September is Ovarian Cancer Awareness Month

Remember a few months ago when I skyped with Kelly Ripa? Yeah, that was pretty awesome, wasn’t it? I had the amazing opportunity to speak with Kelly about her involvement with the Ovarian Cancer Research Foundation. Today, I want to bring that topic up again, in honor of the beginning of Ovarian Cancer Awareness Month, and tell you about another way that we can all play a part in eradicating this awful disease.

Seventh Generation, makers of all-natural household, baby and feminine products, has decided to dedicate one day for women to start talking about gynecological health and, particularly, ovarian cancer. They’ve created “Let’s Talk… Period” Day and today, September 1, if you click here and register your email address, Seventh Generation will make a $1 donation to OCRF. The website has information on ovarian cancer signs, symptoms, risk factors and prevention. As a thank you for participating, Seventh Generation will give each registrant a coupon for their organic cotton tampons that are not bleached with chlorine, free of rayon and don’t contain added perfumes or dyes.

This is a hugely important cause, and not one we often hear about. But believe it or not, ovarian cancer is the leading cause of death from gynecologic cancers in the United States and is the fifth leading cause of cancer death among U.S. women. It’s often called the “silent killer” because the symptoms are often vague and by the time it’s diagnosed, it’s often in an advanced stage. There is no effective screening test for ovarian cancer, but there are tests that can detect it when patients are at high risk or have early symptoms. The most effective way women can protect themselves against ovarian cancer is to learn the signs and symptoms – the OCRF website is a wealth of information, and I encourage you all to go there and learn more, but here are the basics:

Signs & Symptoms
• Bloating
• Pelvic and/or abdominal pain
• Difficulty eating or feeling full quickly
• Urinary symptoms (urgency or frequency)

Risk Factors
• Increasing age, with highest occurrence in women over 50
• Family or personal history of ovarian, breast, endometrial, or colon cancer
• Uninterrupted ovulation (having no pregnancies, infertility, low parity)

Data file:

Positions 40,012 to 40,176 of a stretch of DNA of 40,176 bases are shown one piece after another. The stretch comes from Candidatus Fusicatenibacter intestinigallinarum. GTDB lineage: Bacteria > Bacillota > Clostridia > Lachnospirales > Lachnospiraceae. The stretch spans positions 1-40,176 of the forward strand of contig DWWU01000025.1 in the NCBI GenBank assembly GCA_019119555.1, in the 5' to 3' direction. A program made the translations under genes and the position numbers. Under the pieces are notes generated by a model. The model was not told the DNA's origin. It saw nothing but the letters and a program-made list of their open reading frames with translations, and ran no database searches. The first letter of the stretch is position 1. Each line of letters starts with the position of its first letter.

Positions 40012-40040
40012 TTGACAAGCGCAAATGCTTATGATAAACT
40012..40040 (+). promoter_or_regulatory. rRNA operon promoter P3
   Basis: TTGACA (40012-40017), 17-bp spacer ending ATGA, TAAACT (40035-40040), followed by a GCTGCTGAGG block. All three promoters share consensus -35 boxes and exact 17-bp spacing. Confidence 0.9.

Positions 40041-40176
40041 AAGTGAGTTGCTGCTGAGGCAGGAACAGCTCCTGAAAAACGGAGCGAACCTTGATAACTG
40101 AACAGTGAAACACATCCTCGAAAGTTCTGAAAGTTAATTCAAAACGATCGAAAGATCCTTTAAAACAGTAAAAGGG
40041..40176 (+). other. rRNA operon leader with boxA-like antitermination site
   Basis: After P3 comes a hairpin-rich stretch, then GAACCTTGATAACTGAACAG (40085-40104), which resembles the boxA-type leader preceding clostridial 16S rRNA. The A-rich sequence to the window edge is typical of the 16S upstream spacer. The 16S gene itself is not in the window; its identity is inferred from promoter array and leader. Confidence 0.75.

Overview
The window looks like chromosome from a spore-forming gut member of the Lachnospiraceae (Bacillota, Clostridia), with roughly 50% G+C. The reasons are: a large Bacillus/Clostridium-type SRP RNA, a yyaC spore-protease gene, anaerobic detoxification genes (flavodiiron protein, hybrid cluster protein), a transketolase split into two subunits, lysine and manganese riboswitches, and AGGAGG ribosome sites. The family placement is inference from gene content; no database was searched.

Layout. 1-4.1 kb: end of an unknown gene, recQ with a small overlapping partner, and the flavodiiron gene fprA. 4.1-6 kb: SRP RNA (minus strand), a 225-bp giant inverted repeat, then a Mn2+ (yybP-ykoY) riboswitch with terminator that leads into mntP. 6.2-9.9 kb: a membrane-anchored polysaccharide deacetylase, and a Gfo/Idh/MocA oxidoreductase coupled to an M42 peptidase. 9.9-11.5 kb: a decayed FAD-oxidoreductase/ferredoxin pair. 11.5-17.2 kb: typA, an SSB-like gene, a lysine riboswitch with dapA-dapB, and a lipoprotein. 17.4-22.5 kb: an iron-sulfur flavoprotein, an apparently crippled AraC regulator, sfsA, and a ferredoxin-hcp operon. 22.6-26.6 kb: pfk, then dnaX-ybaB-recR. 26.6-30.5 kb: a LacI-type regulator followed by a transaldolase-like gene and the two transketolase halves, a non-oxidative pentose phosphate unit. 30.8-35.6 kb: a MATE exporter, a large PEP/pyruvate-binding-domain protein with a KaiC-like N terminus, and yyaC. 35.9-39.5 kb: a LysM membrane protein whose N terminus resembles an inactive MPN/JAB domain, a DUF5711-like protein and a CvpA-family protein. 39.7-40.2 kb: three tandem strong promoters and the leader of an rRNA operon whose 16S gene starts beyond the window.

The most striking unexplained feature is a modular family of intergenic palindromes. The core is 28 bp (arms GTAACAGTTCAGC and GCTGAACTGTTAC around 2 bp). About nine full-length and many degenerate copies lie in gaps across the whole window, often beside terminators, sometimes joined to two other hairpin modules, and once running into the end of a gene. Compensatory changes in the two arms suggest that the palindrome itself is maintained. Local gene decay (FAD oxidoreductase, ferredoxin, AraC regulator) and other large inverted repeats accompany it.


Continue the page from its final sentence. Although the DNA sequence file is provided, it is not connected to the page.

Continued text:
• Presence of gene mutations, especially BRCA 1 or BRCA 2

Prevention & Risk Reduction

• Use of oral contraceptives for more than five years can reduce your risk by approximately 50%
• Multiple pregnancies, having first full-term pregnancy before the age of 25
• Breastfeeding

As I mentioned in my previous post, this cause is particularly close to my heart, as I lost my mother to ovarian cancer. I am honored to help spread the word about Ovarian Cancer Awareness Month, and I sincerely hope that you will all visit today as well as OCRF‘s website to learn more about this devastating disease.

Also, please take a minute to watch the video below and to hear the story of Melissa Weiss, an ovarian cancer survivor.

Moral of the story? Know your body. Listen to it. And if you know something is wrong, find a doctor who will listen. Advocate for yourself, and don’t stop until they give you real answers.

Thank you.

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9 Replies to “September is Ovarian Cancer Awareness Month”

  1. Your mother was a wonderful person. She was 2 years older than I and 2 grades ahead of me in school. She had a sweet spirit and was very kind. It is terrific that you are doing all you can for this cause. She’s smiling and is proud of you.


  2. I lost my mom 3 years ago to breast cancer – so young. Thanks for the great information….I now know that I have a risk factor for ovarian cancer too. Knowledge is so important.

  3. Thanks for bringing this up Emily! I have a family history of this disease too (Several of my grandmother’s sisters battled it. My grandmother and one of my aunts had their ovaries removed due to results from ovarian screenings that appeared to be pre-cancerous.) I hope that someday the ultrsound can be proven to provide early detection and the incorporated into a yearly exam for women’s pelvic health.

  4. My mother was just talking about your mother the other day, how kind a person she was. As a doctor this is a great way to get awareness out there. -cousin of your cousin

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